The loss of a loved one and especially an earning member always deals a cruel blow to the kith and kin of the victim. Matters become worse for the impoverished and the marginalized sections of the society; the economic impact of the tragedy is compounded by the psychological impact on the traumatized family members. Very often, the children are left alone at home to fend for themselves. In the absence of proper care and timely attention to such children, myriad personal and social problems surface for them and they succumb to cycles of trauma, depression and loss of purpose in their early lives. Thus, it is crucial to constructively engage them and channelize their minds in the proper direction when tragedy strikes. In order to address this issue, undertaking the entire responsibility of these children, providing good quality education to them and nurturing them to be  responsible citizens could be a very effective solution.

The need for a long-term intervention

Over the last few years the drought crisis has become very acute. Factors such as deficient rainfall, lack of adequate supply of rainwater for irrigation, lack of water and fodder for the livestock, failed crops, bankruptcy or indebtedness arising due to inability of farmers to repay agricultural loans etc. exponentially deteriorates their economic condition. This leads to a lot of stress and emotional turmoil within their families. The mounting turmoil and anguish snowballs into the farmers' showing suicidal tendencies with several of them eventually committing suicide. Witnessing such a depressing scenario day in and day out, adversely impacts the psychology of the children therein. They too are likely to yield to trauma and depression, as proven by international research studies.
In Perspective
Suicide features among the top three causes of death among the youth worldwide. Young adults are a particularly vulnerable group and currently show the highest rates of suicide the world over. India ranks 11th out of 170 countries reported in 2012 (WHO suicide rates). Several factors come into play while we try and assess the causes behind suicides and suicidal tendencies in children and adults. Several events like early parental deprivation, recent bereavement and a family history of suicidal behaviour have been found to be very closely associated with precipitating suicidal tendencies in the offspring of the parents who have committed suicide. (Badrinarayana: A Study of suicidal risk factors in depressive illness, Indian J Psychiatry. 1980;22:81–3).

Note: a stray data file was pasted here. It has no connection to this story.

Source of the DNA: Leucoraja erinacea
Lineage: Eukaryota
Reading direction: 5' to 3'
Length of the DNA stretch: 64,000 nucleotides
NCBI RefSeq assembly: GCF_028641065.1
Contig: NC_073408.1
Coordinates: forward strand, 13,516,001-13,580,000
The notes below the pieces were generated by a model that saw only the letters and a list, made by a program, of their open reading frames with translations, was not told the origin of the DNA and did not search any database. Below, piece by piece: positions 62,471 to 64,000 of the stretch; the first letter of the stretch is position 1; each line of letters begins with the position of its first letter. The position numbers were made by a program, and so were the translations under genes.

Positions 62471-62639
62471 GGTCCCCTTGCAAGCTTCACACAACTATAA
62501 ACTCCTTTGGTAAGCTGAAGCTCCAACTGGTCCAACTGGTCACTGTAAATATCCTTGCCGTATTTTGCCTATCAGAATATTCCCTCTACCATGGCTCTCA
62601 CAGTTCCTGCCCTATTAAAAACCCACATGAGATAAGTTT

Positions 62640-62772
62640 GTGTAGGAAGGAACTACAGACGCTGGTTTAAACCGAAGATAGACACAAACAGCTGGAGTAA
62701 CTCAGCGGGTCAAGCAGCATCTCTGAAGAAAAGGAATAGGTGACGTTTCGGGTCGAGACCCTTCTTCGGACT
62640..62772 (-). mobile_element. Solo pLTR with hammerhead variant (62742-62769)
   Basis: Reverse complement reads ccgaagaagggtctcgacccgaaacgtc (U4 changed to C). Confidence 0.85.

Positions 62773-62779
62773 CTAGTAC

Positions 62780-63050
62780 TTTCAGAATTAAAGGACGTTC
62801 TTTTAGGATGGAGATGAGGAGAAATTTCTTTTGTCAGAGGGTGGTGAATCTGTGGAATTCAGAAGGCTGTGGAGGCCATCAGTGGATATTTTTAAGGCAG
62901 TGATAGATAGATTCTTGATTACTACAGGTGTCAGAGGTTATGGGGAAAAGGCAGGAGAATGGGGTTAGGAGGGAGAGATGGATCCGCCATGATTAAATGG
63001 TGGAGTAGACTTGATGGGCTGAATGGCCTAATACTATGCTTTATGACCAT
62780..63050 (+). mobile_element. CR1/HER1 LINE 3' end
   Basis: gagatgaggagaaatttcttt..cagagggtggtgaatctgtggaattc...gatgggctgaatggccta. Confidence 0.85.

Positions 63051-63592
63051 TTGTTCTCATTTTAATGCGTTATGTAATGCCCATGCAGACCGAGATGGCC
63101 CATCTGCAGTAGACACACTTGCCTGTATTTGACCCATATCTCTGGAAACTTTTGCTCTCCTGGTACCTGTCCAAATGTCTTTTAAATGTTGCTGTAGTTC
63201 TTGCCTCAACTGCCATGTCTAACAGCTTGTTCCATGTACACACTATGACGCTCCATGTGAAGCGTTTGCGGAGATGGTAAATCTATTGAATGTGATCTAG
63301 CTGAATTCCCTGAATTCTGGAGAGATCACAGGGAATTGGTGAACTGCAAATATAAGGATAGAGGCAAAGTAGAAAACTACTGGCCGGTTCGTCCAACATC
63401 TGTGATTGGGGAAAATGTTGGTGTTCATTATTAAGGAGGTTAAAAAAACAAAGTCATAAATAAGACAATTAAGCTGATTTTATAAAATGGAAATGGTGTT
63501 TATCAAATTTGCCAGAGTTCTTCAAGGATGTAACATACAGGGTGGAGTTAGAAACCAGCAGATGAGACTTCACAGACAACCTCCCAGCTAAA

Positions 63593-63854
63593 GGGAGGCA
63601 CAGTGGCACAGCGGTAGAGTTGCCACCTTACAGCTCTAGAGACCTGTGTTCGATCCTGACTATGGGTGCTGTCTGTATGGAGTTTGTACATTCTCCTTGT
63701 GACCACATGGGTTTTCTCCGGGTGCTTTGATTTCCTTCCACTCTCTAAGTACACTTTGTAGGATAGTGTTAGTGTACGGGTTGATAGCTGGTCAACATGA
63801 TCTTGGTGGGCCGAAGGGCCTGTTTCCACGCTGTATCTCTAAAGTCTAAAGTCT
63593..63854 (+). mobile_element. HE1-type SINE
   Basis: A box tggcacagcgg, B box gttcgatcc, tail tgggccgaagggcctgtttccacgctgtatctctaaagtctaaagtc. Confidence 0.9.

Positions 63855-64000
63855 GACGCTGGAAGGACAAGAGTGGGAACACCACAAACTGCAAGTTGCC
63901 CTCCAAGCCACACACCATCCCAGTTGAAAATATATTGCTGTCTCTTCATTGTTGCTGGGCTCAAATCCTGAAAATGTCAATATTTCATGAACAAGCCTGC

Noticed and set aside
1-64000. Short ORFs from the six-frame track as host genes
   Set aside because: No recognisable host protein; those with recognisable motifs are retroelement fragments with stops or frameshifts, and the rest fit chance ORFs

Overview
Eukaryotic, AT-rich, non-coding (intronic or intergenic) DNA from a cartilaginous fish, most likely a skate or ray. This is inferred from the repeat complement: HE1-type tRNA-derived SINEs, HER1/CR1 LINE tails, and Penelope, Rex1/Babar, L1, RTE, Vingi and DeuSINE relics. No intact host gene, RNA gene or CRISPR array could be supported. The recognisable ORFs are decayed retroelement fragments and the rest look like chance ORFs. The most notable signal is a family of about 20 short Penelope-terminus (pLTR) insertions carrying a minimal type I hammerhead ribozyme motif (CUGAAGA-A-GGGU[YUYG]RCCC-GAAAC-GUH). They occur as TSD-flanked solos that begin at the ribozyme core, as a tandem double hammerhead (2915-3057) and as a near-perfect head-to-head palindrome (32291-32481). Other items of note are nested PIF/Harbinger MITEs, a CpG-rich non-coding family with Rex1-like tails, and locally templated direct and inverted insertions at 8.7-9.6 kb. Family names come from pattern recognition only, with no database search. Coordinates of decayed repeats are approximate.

What global research says on child survivors of parental suicides
Worldwide research indicates that children of parents who have committed suicide are at the highest risk of attempting suicide themselves. 

A study led by Johns Hopkins Children’s Center (Journal of the American Academy of Child & Adolescent Psychiatry, May 2010 edition) that is believed to be the largest one to date on the subject, has revealed the following:
1) Those who lost a parent to suicide as children or teens were three times more likely to commit suicide than children and teenagers with living parents.
2) Those who lost parents to suicide were nearly twice as likely to be hospitalized for depression as those with living parents.
3) Child survivors of parental suicide were at a particularly high risk of hospitalization for drug disorders and psychosis.
4) All offspring who experienced parental death, regardless of mode or age, were at increased risk for violent criminal convictions.

MANTHAN: A BJS initiative under 'WERC-ENG' (Wagholi Educational Rehabilitation Centre- Empowering the Next Generation)

Pre-emption of a possible future crisis on the already victimized families of Maharashtra, is now a prime concern for Bharatiya JainSanghatana (BJS). To this end, BJS has worked out a plan for the creation, development and the sustainability of a Mental Health support system at WERC towards ensuring the psycho- social well-being of this extremely vulnerable group of children. 'Manthan', the programme on mental health, will aim to contribute towards the achievement of some of the critical outcomes of the larger project i.e. to nurture a positive attitude in these children for enabling them to become productive and responsible members of the society and also to help increase their educational and general outcomes through a focused improvement in their physical as well as mental health.


·     -To save the children of farmers who have committed suicides from the eventual outcomes of it. Theseoutcomes may include sensitive issues like mental instability, stagnation of growth, depression, crime, alcoholism, and so on.
·        -To give children the opportunity to identify and understand their maximum capacity in their different zones and utilize it to the maximum
·       -To give sound, hygienic and positive living atmosphere and to concentrate on all-round improvement of students
·        -To involve students in curricular and extra-curricular activities to identify their abilities and skills
·        -To enable the students to utilize their potential and nurture them to prosper in their future
·        -To inspire the students to focus on their lives by concentrating on their interested career path
·        -To empower the children to be the change agents for bettering the socio-economic prospects of their own families and communities, by availing and leveraging the opportunities that good education can provide